“Our judgments judge us, and nothing reveals us, exposes our weaknesses, more ingeniously than the attitude of pronouncing upon our fellows.”
The way Chazal put it was "kol haposel bi'mumo posel". The revered mashgiach Rav Volbe ztz"l calls it a "panas kessem" - a magical flashlight. If you want to know about yourself, explore how you judge others. A person only sees the world through the prism of his own experiences. I often remind myself when being criticized [all too often...], that the words say more about the criticizer than they do about me. [This takes place after I feel hurt and get defensive.]
There are really two issues at hand [I have been learning a lot of Brisk recently so everything is two issues]. 1] How to criticize and 2] How to receive criticism.
1] In a word - with a lot of love, genuine care about the criticized and after verifying that the person feels good enough about himself that will allow him to accept the criticism in a healthy, productive way. Also, the criticism should [generally] be sugar-coated. As Rebbetzin Mary Poppins taught me in my impressionable youth: "Just a spoonful of sugar helps the medicine go down." Well, more than a word.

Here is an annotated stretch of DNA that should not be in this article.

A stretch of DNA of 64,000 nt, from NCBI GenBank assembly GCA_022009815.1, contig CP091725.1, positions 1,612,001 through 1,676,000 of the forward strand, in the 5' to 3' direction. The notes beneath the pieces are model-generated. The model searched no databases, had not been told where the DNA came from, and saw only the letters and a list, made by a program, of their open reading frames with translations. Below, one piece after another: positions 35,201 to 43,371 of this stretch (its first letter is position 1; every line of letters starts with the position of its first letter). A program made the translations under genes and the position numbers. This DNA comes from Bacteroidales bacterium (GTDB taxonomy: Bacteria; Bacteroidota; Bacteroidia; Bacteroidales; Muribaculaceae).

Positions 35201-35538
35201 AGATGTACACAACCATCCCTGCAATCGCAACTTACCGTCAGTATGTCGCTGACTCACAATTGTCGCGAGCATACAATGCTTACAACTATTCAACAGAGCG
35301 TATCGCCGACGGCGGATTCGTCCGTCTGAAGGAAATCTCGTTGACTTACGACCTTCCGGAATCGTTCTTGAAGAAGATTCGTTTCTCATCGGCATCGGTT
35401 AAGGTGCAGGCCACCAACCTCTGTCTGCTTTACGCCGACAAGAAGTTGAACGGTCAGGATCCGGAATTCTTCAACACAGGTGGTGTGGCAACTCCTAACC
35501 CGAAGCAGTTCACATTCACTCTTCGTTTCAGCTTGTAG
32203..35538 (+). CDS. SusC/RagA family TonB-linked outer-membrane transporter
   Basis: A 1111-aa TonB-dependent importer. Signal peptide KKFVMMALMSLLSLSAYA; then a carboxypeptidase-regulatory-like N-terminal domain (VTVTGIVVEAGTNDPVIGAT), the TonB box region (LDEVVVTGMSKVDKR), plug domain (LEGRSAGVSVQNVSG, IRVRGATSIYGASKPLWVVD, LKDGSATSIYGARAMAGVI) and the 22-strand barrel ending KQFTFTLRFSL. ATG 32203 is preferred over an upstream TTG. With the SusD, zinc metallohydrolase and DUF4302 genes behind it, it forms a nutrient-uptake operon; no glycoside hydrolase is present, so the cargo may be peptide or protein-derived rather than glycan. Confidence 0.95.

2] One of the 48 ways of acquiring Torah is "Ohev es hatochachos" - Loving rebuke. Rebuke helps us grow. Amazing!!! BUT [ a big "but"], make sure not to blow it out of proportion. Yes, maybe you are not perfect but that doesn't mean you lack all redemptive traits. You are GOOD, you are WORTHY and your are loved by many - particularly the Master Of The Universe. You have a specific uniqueness and task shared by nobody on earth.
And like we said earlier, the person rebuking and criticizing has his own issues and his words are often a reflection of those issues.
Love and Blessings!!!:)
Inspired by Reb Kalonymos Kalman's ideal of a group of people coming together with the common goal of enhancing their service of God, increasing their sensitivity to all things spiritual, strengthening their love of acheinu kol beis Yisrael, and unlocking the enormous potential that we all have to cleave to the Almighty.
Interaction and discussion of practical ideas and concepts toward this end, culled from any Torah true source is welcome and appreciated.
Observations and personal experiences are also welcome; the point is to grow!